Dikshant seeks to instill responsibility, self-discipline and independence of thought
and action in all our students. The more broadly involved in school life they are,
the opportunities to ‘know themselves’ they will have.
Cultural and Physical
The creative arts, in all its many disciplines, painting, drawing, pottery, craft
and design, dance, drama, music and the wide variety of creative technologies, are
available at Dikshant. They represent a crucial part of our educational experience
and we encourage all our students to get fully involved, not just actively but also
to visit galleries and museums or to go to plays and concerts. Every encouragement
is given to individual students to further their own cultural and creative interests.
Regular opportunities exist in assemblies and various school shows for students
to watch their peers perform, and learning to be part of an appreciative and attentive
audience is as important as direct involvement.
A healthy lifestyle and ability in a wide variety of physical activities, whether
through excelling or merely taking part, should be vital objectives for all Dikshant
students. Sporting strength and depth is a prominent part of the Dikshant DNA. Whilst
formal sport and physical education obviously play a major role in this, our Activities
Programme provides a wide range of possible opportunities for all our students to
stay fit, fashion their creative instincts in a physical fashion and lead healthy
lives, whether through outdoor sports or martial arts.
Moral and Spiritual
What is right? What is wrong? We want all Dikshant students to make the correct
decisions in life. We want them to have appropriate role models, sometimes not easy
in the 21st century. We want them to learn from the mistakes of the past, even though
mankind generally seems to find this difficult. We will never forget that we are
educating the leaders of the future and we want, and need, them to make the right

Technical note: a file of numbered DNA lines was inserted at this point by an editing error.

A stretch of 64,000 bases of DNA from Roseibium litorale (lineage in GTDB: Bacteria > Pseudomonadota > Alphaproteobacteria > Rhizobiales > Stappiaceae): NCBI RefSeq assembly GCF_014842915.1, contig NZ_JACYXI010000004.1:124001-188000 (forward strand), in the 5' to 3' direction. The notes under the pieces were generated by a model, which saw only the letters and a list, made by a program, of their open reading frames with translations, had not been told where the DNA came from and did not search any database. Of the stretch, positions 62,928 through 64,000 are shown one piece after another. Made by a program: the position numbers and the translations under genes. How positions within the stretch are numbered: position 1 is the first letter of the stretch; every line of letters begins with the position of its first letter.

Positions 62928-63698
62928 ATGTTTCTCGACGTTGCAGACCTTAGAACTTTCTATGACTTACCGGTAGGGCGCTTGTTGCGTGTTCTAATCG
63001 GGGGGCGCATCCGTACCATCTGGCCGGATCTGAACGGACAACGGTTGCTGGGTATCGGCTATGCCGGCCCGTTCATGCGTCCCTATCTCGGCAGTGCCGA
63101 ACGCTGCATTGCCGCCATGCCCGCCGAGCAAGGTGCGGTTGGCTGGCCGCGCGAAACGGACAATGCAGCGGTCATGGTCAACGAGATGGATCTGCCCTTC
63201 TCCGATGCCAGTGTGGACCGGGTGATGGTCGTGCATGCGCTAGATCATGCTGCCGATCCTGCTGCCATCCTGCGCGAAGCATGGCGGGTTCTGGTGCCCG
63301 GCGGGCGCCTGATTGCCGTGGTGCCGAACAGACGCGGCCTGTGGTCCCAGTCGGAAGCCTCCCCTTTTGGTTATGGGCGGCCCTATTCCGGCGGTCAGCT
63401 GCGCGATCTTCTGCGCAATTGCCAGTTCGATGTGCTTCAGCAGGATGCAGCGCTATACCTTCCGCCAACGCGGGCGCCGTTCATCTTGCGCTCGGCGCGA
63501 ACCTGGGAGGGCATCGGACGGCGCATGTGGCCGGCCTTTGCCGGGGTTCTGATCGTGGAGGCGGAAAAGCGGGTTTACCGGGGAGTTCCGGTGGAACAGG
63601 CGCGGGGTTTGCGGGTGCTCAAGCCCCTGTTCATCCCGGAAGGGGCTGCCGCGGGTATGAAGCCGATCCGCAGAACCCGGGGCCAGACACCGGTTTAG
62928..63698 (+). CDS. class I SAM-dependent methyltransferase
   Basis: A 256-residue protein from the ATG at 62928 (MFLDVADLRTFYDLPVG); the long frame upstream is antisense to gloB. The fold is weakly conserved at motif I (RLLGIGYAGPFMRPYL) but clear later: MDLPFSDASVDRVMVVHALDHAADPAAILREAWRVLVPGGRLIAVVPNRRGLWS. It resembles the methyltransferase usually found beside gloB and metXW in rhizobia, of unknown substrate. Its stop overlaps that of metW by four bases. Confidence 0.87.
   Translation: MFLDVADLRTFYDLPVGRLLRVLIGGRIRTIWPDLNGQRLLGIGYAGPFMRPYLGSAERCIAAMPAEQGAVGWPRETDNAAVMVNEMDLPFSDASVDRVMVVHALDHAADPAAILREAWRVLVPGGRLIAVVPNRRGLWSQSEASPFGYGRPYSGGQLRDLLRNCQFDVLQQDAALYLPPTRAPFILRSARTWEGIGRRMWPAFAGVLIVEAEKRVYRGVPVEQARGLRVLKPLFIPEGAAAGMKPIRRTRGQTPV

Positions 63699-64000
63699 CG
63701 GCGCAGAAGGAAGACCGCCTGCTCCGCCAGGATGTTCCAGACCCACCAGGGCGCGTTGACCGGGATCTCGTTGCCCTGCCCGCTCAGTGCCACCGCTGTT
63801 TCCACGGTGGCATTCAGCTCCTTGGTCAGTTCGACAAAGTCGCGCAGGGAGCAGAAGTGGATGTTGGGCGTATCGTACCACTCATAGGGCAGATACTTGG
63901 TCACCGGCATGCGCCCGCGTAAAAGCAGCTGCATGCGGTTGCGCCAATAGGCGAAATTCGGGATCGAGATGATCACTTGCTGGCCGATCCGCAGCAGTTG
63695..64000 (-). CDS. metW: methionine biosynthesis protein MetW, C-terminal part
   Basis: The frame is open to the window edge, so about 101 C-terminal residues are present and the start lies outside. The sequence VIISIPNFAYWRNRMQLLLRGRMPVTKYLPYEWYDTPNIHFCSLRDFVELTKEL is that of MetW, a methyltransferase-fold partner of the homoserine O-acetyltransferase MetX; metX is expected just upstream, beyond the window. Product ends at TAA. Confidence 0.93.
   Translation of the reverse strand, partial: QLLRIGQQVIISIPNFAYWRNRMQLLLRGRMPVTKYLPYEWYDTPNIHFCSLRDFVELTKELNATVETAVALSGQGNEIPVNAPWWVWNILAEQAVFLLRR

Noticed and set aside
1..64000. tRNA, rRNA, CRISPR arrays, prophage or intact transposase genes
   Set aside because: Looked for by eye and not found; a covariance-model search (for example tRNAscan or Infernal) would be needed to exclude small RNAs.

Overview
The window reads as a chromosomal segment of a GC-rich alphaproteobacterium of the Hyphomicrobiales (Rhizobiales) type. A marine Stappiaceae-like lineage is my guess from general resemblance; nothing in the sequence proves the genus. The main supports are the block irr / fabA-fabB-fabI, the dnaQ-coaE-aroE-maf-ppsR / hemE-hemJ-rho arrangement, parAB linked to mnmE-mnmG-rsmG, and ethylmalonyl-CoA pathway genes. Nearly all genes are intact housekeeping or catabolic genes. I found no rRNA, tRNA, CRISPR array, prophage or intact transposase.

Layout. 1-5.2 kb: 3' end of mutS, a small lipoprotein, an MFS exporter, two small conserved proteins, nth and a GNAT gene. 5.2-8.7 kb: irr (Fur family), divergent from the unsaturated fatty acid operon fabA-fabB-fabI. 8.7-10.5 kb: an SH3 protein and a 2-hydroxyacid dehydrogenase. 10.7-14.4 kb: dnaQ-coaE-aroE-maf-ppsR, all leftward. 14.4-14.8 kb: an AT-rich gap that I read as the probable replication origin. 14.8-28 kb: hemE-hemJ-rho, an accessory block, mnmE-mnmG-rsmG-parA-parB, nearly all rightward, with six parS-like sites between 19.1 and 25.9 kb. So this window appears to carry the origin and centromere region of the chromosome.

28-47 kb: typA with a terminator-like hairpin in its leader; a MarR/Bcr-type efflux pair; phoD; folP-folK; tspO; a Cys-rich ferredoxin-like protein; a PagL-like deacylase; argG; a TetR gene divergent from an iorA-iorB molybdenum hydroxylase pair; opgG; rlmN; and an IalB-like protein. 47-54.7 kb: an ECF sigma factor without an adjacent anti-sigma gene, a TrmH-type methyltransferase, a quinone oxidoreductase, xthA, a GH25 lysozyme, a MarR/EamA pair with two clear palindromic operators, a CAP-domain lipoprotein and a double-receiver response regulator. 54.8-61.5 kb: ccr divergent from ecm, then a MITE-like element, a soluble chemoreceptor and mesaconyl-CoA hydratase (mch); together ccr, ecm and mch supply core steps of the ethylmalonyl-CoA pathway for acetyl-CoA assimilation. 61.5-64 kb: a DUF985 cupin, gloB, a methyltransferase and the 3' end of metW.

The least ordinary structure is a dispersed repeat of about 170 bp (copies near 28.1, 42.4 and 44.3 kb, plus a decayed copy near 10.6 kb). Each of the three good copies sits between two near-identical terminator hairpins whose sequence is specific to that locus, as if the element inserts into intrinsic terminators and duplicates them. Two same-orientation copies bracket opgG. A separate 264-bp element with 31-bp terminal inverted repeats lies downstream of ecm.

decisions as adults. Much of the moral platform for these decisions comes from how
they interact with each other in their school years
Spirituality can be defined as involving deep feelings and beliefs. Our interpretation
of spirituality is not an explicitly religious one, though of course for some individuals,
this aspect will be significant. All Dikshant students must develop an inner strength,
fortified by an appreciation of their own individual positives and negatives. To
attain this, our students must become aware of their own environment around them,
the ideas which have shaped modern civilization and the nature of the world in which
they live, all of which they must relate to their own thoughts and ideas. Such are
many of the values of studying subjects like Environmental Studies, History, Geography,
Biology and Social Studies, to mention just a few.
All the staff at Dikshant International School know that they have a responsibility
to always be aware of how what they are doing with students contributes to the development
of these aptitudes, to help embed them in the daily life of the School, and to play
an active role in encouraging students to REFLECT on them. Only through genuine
reflection will real learning become clear. The approach is never at any stage meant
to be reduced to a ‘box-ticking’ exercise, but instead naturally suffuses all that